In this episode you are going to hear part 2 of my conversation with Ian Moore and I’ve decided to call this one “More Ian Moore” – do you see what I’ve done there? “more Ian Moore” I bet nobody has ever made that joke about his name before, right? Before we listen to Ian Moore, I just want to mention a few things… (notes continue below)
[DOWNLOAD] My voice – I’ve got a sore throat. It’s not too bad but I can’t talk a lot. I did an episode a few years ago about feeling sick and common symptoms. You can listen to it here (below).
Anecdote Competition. I know it’s challenging because you can’t read from a script.
More Ian Moore
Here is some more Ian Moore for you to listen to. You might want to listen to episode 382 before you hear this one. I know it’s a bit difficult to follow these conversations and I’m not explaining everything for you but here is a quick run-down of what you’ll hear us discussing in this episode.
Things we talk about
Making chutney – Chutney: A condiment (a condiment is something you have on the table when you eat food – e.g. salt, pepper, mustard, ketchup) of Indian origin, made of fruits or vegetables with vinegar, spices, and sugar. (Oxford Dictionary)
The challenges of living in the French countryside, including the time when he had a run-in with some hunters armed with shotguns (a run-in is like a disagreement or fight, or collision)
Doing Michael Caine impressions on stage (Michael Caine is a UK actor famous for lots of film roles, including Alfred in the Christopher Nolan Batman films, and some iconic roles from the 1960s in which he wore some very sharp suits, which is why he’s a bit of a style icon for the mod movement, and for young British men in general. Also, he has a particular way of talking)
The significance of Michael Caine in UK culture
Developing his comedy voice
How he started doing stand up comedy
Gigging in different places around the country
Performing comedy in French
The origin of the term “break a leg“, which is something you say to a performer to wish them luck before they go onstage
Ian’s blog “Full English Brexit” http://ianmoore.info/full-english-brexit/
Visit the page for the episode for links to his books, his blog and for some video footage of Ian on stage. (Hello!)
Thanks for listening, and I hope you enjoy this conversation, recorded for your listening pleasure. I know that it might be difficult to follow this because you’re listening to two native speakers talking at natural speed. All I can do there is encourage you not to give up because the more you listen, the more you will understand in the long-term, and you certainly won’t improve your English at all by giving up and not listening. So, whenever you do understand something – give yourself a pat on the back and keep going!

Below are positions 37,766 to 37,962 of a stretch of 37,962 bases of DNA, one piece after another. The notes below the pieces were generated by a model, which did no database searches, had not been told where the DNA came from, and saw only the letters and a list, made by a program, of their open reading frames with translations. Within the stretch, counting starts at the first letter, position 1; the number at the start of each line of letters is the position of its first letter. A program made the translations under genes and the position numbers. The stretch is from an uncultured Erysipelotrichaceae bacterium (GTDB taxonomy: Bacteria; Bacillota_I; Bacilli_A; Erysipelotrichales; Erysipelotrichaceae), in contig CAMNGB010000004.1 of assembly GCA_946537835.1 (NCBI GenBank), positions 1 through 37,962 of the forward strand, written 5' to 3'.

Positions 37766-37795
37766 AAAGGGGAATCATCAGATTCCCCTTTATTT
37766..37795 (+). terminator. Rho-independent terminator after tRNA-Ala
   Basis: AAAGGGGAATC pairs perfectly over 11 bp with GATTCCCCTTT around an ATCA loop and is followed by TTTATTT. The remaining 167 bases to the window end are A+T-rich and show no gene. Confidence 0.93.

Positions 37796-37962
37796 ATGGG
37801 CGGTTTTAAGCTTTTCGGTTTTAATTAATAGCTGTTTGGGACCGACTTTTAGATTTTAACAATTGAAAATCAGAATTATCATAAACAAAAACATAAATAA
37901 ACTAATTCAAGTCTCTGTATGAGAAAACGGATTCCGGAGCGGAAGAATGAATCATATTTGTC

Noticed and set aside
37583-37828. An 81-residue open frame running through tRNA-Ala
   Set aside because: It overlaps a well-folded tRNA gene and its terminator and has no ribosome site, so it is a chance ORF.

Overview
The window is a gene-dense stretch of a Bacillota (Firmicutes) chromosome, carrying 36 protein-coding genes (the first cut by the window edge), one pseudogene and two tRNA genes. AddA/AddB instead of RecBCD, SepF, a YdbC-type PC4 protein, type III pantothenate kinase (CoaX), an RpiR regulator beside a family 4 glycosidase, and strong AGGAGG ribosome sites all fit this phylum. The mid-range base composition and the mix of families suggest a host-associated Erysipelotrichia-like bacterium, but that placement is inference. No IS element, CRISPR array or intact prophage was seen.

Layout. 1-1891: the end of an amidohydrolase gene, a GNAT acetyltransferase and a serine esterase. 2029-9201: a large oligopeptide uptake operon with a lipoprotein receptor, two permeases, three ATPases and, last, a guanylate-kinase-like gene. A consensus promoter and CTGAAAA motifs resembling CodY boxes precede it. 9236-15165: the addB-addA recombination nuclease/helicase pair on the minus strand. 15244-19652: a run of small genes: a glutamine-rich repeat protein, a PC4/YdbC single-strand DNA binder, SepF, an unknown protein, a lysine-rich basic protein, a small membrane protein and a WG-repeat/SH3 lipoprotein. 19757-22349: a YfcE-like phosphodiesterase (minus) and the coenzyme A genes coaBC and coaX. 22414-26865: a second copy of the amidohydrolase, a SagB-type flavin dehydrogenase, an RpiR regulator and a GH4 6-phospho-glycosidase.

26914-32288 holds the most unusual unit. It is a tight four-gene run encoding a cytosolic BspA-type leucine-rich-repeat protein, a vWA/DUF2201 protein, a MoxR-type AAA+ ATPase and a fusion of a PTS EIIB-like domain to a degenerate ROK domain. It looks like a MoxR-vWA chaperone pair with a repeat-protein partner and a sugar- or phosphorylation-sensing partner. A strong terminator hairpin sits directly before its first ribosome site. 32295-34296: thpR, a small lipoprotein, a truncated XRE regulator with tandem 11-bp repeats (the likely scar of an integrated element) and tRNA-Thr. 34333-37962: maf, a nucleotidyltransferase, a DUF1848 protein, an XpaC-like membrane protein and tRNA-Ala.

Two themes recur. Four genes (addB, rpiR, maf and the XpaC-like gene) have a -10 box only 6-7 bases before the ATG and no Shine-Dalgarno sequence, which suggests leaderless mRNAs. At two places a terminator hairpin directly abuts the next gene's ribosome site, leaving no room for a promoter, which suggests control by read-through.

*CONVERSATION STARTS AT ABOUT 18:00*
So there you go. That was Ian Moore. Let me know how it was for you. Did you manage to keep up with it all?
As he said, he does perform internationally sometimes, so check his website to find out if he is doing comedy in your area soon. In fact, you should find out if there is any English language comedy happening in your area, and go to see it. Many cities around the world have English comedy scenes these days. It might be a small scene, with amateur comics still developing their comedy skills, or it could be a more advanced scene with professionals like Ian, who will always make you laugh. In any case, going to see comedy can be a good thing to do for your English and you might end up meeting some people and making friends, all in English. Don’t be shy, give it a try – and remember not to get demotivated if you don’t understand all the jokes, like if a comedian goes on for 3 minutes about “rushing to the venue” and you don’t understand what he’s talking about. Don’t be bothered by the things you don’t understand, just do your best to work them out and keep going.
Ian Moore performs in French (yes, it’s in French)
Today on the podcast I’m talking to Ian Moore, who is a professional stand up comedian, published author and mod from London. Ian is probably the best dressed man ever to appear on this podcast. He is also a professional talker with many things to say.
Photo: Richard Wood @comictog https://twitter.com/comictog
Intro before the intro
Hello listeners, this episode of Luke’s English Podcast is sponsored by italki which is a really convenient way to develop your fluency in English by talking to native speakers online – to claim your voucher worth 100ITC just go to http://www.teacherluke.co.uk/talk or click an italki logo on my website.